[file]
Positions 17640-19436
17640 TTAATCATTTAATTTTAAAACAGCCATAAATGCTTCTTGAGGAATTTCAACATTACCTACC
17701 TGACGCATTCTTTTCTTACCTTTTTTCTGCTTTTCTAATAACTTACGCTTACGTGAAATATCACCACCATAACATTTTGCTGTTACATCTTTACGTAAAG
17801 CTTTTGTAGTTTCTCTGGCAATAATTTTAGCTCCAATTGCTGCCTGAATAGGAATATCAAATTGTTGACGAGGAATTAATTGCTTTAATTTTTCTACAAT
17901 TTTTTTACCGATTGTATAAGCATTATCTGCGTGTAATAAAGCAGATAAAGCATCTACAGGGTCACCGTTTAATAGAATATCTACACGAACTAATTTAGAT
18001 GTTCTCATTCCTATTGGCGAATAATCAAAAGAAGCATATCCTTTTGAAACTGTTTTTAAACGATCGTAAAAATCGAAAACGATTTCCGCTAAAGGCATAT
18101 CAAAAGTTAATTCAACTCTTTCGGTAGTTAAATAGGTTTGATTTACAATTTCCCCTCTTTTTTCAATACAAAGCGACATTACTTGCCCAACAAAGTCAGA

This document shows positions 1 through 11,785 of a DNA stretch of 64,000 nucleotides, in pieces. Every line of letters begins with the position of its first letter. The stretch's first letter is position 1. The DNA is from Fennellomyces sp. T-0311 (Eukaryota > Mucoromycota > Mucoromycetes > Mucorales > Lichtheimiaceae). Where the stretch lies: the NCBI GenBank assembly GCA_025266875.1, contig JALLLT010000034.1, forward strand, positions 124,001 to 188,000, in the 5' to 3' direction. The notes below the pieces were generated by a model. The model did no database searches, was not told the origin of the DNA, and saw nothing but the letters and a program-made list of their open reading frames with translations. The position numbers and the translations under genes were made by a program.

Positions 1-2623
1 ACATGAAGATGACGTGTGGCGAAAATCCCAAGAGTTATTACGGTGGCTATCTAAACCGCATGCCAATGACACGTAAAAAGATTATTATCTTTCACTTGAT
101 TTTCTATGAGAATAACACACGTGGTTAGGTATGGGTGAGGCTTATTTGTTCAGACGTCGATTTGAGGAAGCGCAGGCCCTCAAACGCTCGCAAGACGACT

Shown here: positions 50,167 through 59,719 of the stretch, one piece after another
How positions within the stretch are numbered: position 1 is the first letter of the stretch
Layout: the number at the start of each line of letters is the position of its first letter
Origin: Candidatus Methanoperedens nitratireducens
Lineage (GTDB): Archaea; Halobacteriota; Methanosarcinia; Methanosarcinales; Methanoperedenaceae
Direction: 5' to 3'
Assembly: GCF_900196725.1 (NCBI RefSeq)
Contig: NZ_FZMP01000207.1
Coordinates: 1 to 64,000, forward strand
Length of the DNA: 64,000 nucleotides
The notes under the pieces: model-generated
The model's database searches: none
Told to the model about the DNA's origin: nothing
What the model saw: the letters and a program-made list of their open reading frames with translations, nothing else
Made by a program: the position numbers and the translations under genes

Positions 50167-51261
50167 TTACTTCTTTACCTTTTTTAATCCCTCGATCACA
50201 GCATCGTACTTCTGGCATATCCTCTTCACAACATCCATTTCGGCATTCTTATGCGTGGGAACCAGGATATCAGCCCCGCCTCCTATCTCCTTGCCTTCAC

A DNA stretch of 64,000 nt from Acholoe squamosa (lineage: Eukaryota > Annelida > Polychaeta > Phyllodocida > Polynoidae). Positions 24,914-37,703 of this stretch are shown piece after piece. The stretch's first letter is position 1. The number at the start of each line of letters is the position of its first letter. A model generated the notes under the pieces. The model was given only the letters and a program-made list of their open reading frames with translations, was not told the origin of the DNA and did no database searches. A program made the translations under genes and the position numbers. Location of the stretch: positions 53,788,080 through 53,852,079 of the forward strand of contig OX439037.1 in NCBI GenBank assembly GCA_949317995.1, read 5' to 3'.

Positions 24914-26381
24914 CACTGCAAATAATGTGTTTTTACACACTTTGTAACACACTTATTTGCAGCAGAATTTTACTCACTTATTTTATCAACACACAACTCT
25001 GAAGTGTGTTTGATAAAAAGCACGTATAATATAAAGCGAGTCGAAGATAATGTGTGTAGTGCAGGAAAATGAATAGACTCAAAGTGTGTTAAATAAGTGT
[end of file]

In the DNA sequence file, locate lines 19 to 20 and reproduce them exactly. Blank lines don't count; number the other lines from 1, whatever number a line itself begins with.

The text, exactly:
Contig: NZ_FZMP01000207.1
Coordinates: 1 to 64,000, forward strand